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Good Argument

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by

Amy Edmonds-Frost M.S.

on 20 March 2014

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Transcript of Good Argument

1: Evaluate the
Subject Matter.
2: Make a claim.
3: Evidence
4: Acknowledge the opposing side
GOOD Argument
addressing an argument
the right way!

You TRY!
You will be given a variety of topics that need to be formatted as a strong claim.
You will need to give reasons, but they do not have to be backed up by real evidence. . . . yet!
1: Evaluate
the subject
matter.
GOOD, Appropriate,
Arguments
There are four items to address when taking on an argument. Here they are:
3: Evidence,
evidence,
evidence!
4: Acknow-ledge and refute the other side.
Here are the elements needed to address and conquer your argument. Remember, you don't want to create a "Bad" arguement and look like a fool!
2: Develop a solid "claim."
Copy this title in your notes
Copy in your notes:
A: Create a "T-Chart"
and compare.
PRO:
CON:
(for)
(against)
List ALL the
reasons here!
B: Regardless of your own emotion about the topic, choose the side that has the most support/evidence!
A claim defines your paper's goals, direction, scope, and is supported by evidence.
When you make a claim, you are arguing for a certain interpretation or understanding of your subject.
Building your claim -
a.) Make topic SPECIFIC
b.) Make it DEBATABLE
c.) Make it SIGNIFICANT
Copy in your notes
Creating a claim from a prompt
"There is much debate about video cameras in the classroom for both development of the teacher's practice and supervision of the students. Write a response that either supports or rejects the use of video taping in the classroom."
- I don't think students or teachers should be recorded .
This is clearly an opinion, not a claim!
- Students and teachers should not be video taped in the classroom because it violates privacy, intimate learning and trust.
This is specific, debatable and significant to the audience. No opinions.
Copy in your notes
Let's take it apart:
"There is much debate about video cameras in the classroom for both development of the teacher's practice and supervision of the students. Write a response that either supports or rejects the use of video taping in the classroom."
- I don't think students or teachers should be recorded .
- Students and teachers should not be video taped in the classroom because it violates privacy, intimate learning and trust.
The first statement just gives the persons opinion with the word "I " and "think."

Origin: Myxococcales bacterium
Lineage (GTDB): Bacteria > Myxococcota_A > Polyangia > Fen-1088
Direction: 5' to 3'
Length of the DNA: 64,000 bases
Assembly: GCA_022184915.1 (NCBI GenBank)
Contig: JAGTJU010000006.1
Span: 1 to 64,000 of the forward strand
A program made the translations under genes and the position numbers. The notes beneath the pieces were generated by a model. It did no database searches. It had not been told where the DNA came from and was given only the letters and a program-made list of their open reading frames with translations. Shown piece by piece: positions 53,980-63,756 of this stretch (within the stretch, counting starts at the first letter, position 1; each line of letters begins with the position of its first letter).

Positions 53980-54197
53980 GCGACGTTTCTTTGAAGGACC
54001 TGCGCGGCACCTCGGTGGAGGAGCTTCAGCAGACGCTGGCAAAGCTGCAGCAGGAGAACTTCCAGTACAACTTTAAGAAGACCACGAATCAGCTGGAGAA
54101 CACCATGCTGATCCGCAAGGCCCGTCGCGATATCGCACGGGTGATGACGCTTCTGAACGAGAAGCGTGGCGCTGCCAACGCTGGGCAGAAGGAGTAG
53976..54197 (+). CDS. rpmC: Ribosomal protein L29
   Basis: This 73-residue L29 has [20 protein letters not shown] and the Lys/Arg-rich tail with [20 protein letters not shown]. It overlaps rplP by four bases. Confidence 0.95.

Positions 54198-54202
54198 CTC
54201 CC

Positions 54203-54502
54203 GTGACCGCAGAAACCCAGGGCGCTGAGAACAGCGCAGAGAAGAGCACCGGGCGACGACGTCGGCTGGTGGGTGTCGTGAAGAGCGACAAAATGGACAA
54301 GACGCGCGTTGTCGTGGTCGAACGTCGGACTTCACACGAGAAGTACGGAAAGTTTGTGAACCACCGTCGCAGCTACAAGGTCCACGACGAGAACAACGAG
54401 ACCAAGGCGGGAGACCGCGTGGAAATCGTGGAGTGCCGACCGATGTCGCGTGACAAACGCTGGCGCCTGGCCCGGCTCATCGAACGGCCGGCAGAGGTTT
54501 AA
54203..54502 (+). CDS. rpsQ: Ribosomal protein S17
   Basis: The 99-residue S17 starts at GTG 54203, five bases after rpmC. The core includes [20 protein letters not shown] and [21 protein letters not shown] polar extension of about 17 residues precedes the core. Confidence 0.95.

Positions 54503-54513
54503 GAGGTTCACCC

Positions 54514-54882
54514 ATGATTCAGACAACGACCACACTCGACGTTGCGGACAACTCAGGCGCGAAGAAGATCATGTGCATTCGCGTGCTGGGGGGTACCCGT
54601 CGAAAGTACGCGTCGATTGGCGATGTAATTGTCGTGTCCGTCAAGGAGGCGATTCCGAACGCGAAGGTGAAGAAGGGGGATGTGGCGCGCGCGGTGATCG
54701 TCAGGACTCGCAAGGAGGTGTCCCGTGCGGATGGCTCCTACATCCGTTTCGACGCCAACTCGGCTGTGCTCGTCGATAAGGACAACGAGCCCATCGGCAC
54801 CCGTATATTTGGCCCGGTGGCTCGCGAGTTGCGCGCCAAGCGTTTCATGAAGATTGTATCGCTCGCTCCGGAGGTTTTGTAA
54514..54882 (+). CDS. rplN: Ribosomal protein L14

There are reasons.
Always try to have THREE strong reasons to support your claim.
Poor
GOOD
The statement is clear and impersonal (no feelings).
Copy each "Post-it" square into your notes. . . no more complaining!
We already know how to assess evidence, now we need to make sure we practice it.
When you include a piece of evidence to back up your claim, check for A.R.A., always!!!
Adequate
Reliable
Appropriate
Make sure you state where the information you are using as evidence came from, by citing your sources.
VERBS to use when adding in evidence:
argues
asserts
claims
comments
confirms
contends
declares
denies
emphasizes
illustrates
implies
insist
note
observes
points out
reports
responds
says
suggests
thinks
writes
Leave half a page for handout of notes:
From your "Pro and Con" T-Chart, select an argument that the opposing side will bring up and prove that it is wrong (in a mature, fallacy-free way).
ex: Contrary to benefits that parents and administrators claim video surveillance will bring education, it is actually a move in the wrong direction for many reasons. (Follow with the reasons and proof it is wrong.)
Acknowledging the opponent's argument - but throwing a twist word in front to show your change in direction.
Tell the audience that the opposing claim is wrong/flawed.
Ways to address your opposition:
(Opposition) is not completely inaccurate, but . . .
Although it is often argued (this way), it is really (this way). . .
Opposing views claim. . .
Nevertheless,
. . .
However,
. . .
On the other hand,
. . .
Contrary to . . .
Opposing this, . . .

Lucky you, another handout is on its way.
Three steps to a thesis/claim:
1. Make the topic

SPECIFIC

2. Continue with a
DEBATABLE

phrase
When?
How many?
Which ones?
Exactly who?
does. . . .
does not. . . .
should. . . .
should not. . . .
highlights. . . .
ignores. . . .
. . . , proving that . . .
. . . , resulting in . . .
. . . , making us doubt. . .
. . . , because. . .
. . . , reminding us that. . .
You get a handout!
3. Explain
SIGNIFICANCE
to

the audience
Students and teachers

should not

be video taped in the classroom

because

it violates privacy, intimate learning and trust.
Full transcript